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PostPosted: Wed Jan 13, 2010 3:16 pm 
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I am working on a bed and have a crude mockup picture and hope you guys can understand my question. We have been working with dimensions and proportions so far but now I am thinking about how to do some of this. The birch ply "panel" you see will go on both sides (in reality it will probably be birds eye maple). The horizontal "frame" you see for it will actually be walnut and will extend all the way across the headboard through all the vertical pieces. I am concerned about being able to get the accuracy it will require for everything to line up properly and see two options, cut the vertical pieces in half and dado to fit the horizontal "bars" or try and use a mortiser to cut holes in the verticals. My problem with the mortiser is setting up a way to cut each one exactly the same. I can't think of a way to make a template or jig for the mortiser. By the way, the top horizontal rail may or may not extend out over the ends as shown now, I haven't decided yet.

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PostPosted: Wed Jan 13, 2010 3:31 pm 
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Dado the entire length of the pieces the panels will fit into, then fill the excess dado on each side of the panel with matching sticks.

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PostPosted: Wed Jan 13, 2010 4:09 pm 
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+1 what Gene said. That's what I'd do.

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PostPosted: Wed Jan 13, 2010 5:05 pm 
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This also is a way to do this kind of thing:
Make a dentil strip to space and hold rather than mortises.

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PostPosted: Wed Jan 13, 2010 8:41 pm 
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I make my headboards much like a raised panel door. Then mount the sides with bolts throgh the headboard/footboard using T nuts and covering the holes with wooden caps. here are two pictures. On the cherry head board I used mortise and tennions on the straight sections, glued the curved headboard onto the top straight piece and then assembled the posts. This let me cut the tenions on the table saw before assembling the curved section.Image
See ""

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PostPosted: Wed Jan 13, 2010 10:01 pm 
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I think I see your problem, getting the panels lined up evenly across the top on the horiz. piece in the "goal post". I assume you're gonna do the goal post first and then the top rail. If you then make you panels w/ long styles you'd be able to disassemble the goal post and pretty accurately mark the position for the tenons and see the required length for the style. Cut the styls to the right length and form the tenons. And cut the mortises as you usually would w/ a stop block on the table so that you can reverse position and get 'em even.

If that's not part of the plan I also thought that you could use floating tenons.

But then again, every time i think I see the problem and address the issue I begin to not see the problem. :confused:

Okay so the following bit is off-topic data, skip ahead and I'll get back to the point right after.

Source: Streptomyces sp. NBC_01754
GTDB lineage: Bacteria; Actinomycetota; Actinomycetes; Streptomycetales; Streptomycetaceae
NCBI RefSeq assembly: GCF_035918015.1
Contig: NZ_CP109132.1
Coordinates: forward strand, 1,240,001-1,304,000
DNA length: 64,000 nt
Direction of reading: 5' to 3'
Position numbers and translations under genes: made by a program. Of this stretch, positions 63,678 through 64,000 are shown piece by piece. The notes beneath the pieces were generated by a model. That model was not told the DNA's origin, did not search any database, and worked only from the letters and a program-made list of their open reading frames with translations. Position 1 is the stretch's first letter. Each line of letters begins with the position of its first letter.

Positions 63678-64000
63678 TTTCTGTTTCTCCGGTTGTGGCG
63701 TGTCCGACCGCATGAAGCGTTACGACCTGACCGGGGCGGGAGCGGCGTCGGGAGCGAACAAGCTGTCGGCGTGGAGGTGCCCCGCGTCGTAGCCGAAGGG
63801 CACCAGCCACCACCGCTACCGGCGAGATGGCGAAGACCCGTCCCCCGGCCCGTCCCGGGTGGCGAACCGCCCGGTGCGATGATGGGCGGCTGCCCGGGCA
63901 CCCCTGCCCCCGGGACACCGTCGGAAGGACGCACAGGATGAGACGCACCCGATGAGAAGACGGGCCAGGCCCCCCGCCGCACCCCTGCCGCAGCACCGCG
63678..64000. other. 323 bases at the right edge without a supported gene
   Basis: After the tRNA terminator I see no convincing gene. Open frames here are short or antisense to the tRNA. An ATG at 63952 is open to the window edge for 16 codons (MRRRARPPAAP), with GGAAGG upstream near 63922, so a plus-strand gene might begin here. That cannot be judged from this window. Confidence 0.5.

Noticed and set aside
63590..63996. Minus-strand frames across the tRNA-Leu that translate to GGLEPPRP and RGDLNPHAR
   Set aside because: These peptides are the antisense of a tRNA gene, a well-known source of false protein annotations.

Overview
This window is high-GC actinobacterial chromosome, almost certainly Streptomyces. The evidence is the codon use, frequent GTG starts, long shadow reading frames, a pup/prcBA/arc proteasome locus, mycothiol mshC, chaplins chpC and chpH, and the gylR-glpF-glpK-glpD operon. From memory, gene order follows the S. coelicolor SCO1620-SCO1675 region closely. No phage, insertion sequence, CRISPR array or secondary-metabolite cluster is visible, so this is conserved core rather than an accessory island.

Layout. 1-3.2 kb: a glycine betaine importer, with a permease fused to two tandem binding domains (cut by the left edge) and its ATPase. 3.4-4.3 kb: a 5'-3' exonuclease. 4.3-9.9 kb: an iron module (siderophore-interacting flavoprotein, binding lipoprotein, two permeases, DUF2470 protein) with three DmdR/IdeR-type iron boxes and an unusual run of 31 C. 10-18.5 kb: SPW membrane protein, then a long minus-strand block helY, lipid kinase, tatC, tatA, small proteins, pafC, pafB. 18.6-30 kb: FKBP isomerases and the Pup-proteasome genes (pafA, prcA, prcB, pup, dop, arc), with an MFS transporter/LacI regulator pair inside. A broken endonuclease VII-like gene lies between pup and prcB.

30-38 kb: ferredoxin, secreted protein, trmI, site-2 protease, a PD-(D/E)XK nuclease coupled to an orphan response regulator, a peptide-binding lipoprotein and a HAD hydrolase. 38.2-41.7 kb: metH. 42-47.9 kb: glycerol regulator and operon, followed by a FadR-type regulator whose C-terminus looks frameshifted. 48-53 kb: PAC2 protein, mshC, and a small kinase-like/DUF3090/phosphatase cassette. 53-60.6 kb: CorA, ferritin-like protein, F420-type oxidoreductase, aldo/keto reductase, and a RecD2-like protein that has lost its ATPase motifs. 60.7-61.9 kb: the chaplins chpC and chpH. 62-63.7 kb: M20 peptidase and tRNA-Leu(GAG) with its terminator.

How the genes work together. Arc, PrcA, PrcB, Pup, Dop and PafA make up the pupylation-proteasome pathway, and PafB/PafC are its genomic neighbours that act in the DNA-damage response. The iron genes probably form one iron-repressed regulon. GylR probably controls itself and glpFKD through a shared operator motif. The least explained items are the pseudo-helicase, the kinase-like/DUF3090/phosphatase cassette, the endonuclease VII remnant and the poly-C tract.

My approach is always to let the piece show me what the measurements should be. This usually works very well unless you're making cabinets, of course. Because, as you well know, to paraphraise the old farmer when asked about his sheep, "sheep lie", he said.....so do rulers.

Sure hope you'll get back w/ you ultimate solution.

Joe T

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PostPosted: Thu Jan 14, 2010 11:00 am 
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I think I would go with mortise and tennon. Use a good solid stop when mortising, referencing each part from the same place and you should have no problems. A little more info might help too, like how wide are the verticles versus how wide are the rails framing the ply??

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PostPosted: Thu Jan 14, 2010 2:35 pm 
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Hey Hebertoo,

I think that either mortising method would work well if you remember that the purpose is to get a good fit around the tenon; not the frame member's full dimension. Your piece should have a proper tenon on the end, with a shoulder that will hide the edges of the mortise from view. This will not only look cleaner, but will increase the strength and stability of your MT joint.

Tom

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PostPosted: Thu Jan 14, 2010 10:34 pm 
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What I would suggest is that you half-lap the horizontal rails into the rear of the vertical stiles. Groove everything for a panel before you cut the half-laps. Then fill the exposed grooves with a filler strip and flush the filler strip to the surface. You could use the same wood as the panels as a complementary inlay if you'd like.

Put a screw or peg in the rear of the half-laps to hold them solid.


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PostPosted: Sun Jan 17, 2010 12:09 pm 
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What I did is make a jig for my router so that I could clamp it where each mortice needs to be. I leveled the jig so that the mortice would be vertical. It took time but worked nicely. The slats were then cut to length, each was different due to the curves, and then tenons were cut on the slats. There was a bunch of hand work, and do-overs. the slats float in the mortices.


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